May 2003
Volume 44, Issue 13
Free
ARVO Annual Meeting Abstract  |   May 2003
The Secretory Pathway of Wild-Type vs Mutant Myocilinv
Author Affiliations & Notes
  • N. Jacobson
    Anatomy and Cell Biology, University of North Texas Health Science Center, Fort Worth, TX, United States
  • A.R. Shepard
    Pharmacuetical Research, Alcon Research Ltd., Fort Worth, TX, United States
  • R. Wordinger
    Pharmacuetical Research, Alcon Research Ltd., Fort Worth, TX, United States
  • A.F. Clark
    Pharmacuetical Research, Alcon Research Ltd., Fort Worth, TX, United States
  • Footnotes
    Commercial Relationships  N. Jacobson, Alcon Research Ltd. F; A.R. Shepard, Alcon Research Ltd. E; R. Wordinger, Alcon Research Ltd. F; A.F. Clark, Alcon Research Ltd. E.
Investigative Ophthalmology & Visual Science May 2003, Vol.44, 1136. doi:
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    • Get Citation

      N. Jacobson, A.R. Shepard, R. Wordinger, A.F. Clark; The Secretory Pathway of Wild-Type vs Mutant Myocilinv . Invest. Ophthalmol. Vis. Sci. 2003;44(13):1136.

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      © ARVO (1962-2015); The Authors (2016-present)

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Abstract

Abstract: : Purpose: To study the normal secretory pathway of myocilin using agents that disrupt the secretory pathway and to visualize fluorescent protein (FP) tagged normal and mutant myocilin in relation to cellular organelles. Methods: CHO/C15 which constitutively secrete myocilin into the media were treated with brefelden A, tunicamycin and monensin to look at their effects on the production/secretion of myocilin. After treatment, cell extracts and/or media were run on NuPAGE gels, blotted to PVDF, and probed vs. anti- myocilin antibody (AB129). Plasmids of wild type and disease-causing mutant myocilin were constructed fusing red fluorescent protein (DsRED) at the C-terminus. Transformed trabecular meshwork cells (TM5) were co-transfected using Lipofectamine 2000 with the DsRED-tagged myocilin plasmid along with plasmids encoding Enhanced Green Fluorescent Protein (EGFP) tagged proteins directed to subcellular organelles ( ER, Golgi, peroxisome, mitochondria or cytoskeleton). Cellular localization was observed using confocal microscopy and deconvolution microscopy in cells 48 hrs after transfection. Results: Myocilin is a 54 and 57kDa doublet on SDS-PAGE immunoblots. Brefelden A leads to cessation of secretion of myocilin and an accumulation of myocilin inside the cell. Both myocilin bands are affected by treatment with brefelden A. Tunicamycin prevents secretion of the upper band of myocilin, but does not prevent secretion of the lower band. Monensin decreases the amount of both bands of myocilin into the media. Wild-type myocilin was observed in ER and Golgi. Also, small vesicle-like structures could be seen throughout the cell and even in the long processes extending out from the cell body. The myocilinY437H mutation was mainly localized in the ER with very few vesicular structures showing the DsRED label. The myocilin G364V mutation showed localization in the ER and formed large complexes in the cytoplasm, suggestive of aggresomes. Conclusions: Our data suggest that two cellular pools of myocilin are secreted into the media of cultured cells. The larger mw form, is less stable and requires N-glycosylation, while, the smaller, more stable form does not. Wild-type myocilin is synthesized via the normal secretory pathway whereas disease-causing mutations remain in the cell for degradation by the cellular machinery. Our results support a role for protein misfolding and aggregation in the mutant myocilin phenotype.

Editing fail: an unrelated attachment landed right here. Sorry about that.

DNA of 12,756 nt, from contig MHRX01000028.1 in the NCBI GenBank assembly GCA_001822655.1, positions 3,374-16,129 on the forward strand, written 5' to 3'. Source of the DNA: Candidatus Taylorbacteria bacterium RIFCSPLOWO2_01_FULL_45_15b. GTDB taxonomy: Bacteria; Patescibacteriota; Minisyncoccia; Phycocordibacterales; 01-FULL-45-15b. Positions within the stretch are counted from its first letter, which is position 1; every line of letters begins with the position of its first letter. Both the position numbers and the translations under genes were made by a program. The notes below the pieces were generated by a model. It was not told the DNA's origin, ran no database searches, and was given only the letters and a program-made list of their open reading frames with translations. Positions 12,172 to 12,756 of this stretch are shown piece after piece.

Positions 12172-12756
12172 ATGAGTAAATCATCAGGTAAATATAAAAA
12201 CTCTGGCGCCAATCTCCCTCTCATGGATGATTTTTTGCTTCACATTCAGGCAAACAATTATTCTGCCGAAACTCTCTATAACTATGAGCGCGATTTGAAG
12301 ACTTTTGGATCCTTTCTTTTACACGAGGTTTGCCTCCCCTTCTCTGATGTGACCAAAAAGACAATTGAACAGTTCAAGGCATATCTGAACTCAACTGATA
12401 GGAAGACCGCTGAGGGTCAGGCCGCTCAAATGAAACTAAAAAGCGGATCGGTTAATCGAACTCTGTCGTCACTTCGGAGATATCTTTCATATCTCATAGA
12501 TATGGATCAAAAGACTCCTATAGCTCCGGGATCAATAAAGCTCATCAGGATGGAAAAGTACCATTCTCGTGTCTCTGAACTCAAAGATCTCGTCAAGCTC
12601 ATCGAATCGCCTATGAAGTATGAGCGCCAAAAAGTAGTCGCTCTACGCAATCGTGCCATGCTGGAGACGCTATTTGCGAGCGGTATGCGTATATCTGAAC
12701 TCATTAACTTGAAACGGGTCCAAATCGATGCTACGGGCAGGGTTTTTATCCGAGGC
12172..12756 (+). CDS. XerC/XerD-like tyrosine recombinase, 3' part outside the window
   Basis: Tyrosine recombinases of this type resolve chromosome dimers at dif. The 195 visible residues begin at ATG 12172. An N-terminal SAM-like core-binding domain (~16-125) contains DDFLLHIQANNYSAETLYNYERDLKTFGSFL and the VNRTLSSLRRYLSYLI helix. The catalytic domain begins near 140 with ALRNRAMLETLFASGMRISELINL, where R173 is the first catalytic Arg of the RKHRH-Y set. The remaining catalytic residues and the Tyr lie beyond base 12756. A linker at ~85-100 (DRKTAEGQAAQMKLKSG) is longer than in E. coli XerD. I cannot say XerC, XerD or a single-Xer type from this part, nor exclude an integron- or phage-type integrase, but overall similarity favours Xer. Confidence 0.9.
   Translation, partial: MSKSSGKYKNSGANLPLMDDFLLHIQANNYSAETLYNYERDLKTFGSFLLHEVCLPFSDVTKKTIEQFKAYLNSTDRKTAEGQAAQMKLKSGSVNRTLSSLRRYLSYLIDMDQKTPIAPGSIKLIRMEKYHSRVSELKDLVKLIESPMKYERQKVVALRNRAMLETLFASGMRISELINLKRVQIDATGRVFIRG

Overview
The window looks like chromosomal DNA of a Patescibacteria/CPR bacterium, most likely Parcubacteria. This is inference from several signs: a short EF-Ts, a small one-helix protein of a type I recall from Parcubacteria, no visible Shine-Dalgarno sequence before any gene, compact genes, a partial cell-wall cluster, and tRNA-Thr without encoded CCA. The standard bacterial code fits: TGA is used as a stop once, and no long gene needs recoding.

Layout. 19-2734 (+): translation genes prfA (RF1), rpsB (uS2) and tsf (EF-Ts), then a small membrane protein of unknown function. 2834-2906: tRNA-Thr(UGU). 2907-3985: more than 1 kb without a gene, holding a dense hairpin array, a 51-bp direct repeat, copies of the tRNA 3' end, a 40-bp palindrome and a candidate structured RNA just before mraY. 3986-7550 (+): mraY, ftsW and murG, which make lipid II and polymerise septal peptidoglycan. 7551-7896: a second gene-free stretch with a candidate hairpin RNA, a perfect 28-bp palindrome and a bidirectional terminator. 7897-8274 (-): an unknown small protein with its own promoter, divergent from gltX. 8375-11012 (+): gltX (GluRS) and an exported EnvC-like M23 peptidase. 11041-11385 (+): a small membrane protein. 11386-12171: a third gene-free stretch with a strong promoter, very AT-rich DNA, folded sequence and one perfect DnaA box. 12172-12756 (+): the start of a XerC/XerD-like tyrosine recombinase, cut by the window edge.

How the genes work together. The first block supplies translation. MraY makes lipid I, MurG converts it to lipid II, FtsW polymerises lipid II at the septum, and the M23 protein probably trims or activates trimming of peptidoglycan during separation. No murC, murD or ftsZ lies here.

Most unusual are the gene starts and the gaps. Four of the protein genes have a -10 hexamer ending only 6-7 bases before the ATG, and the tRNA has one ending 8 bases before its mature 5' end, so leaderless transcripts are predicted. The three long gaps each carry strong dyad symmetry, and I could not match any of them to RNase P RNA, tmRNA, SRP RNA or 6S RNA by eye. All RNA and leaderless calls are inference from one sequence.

Keywords: mutations • proteins encoded by disease genes • trabecular meshwork 
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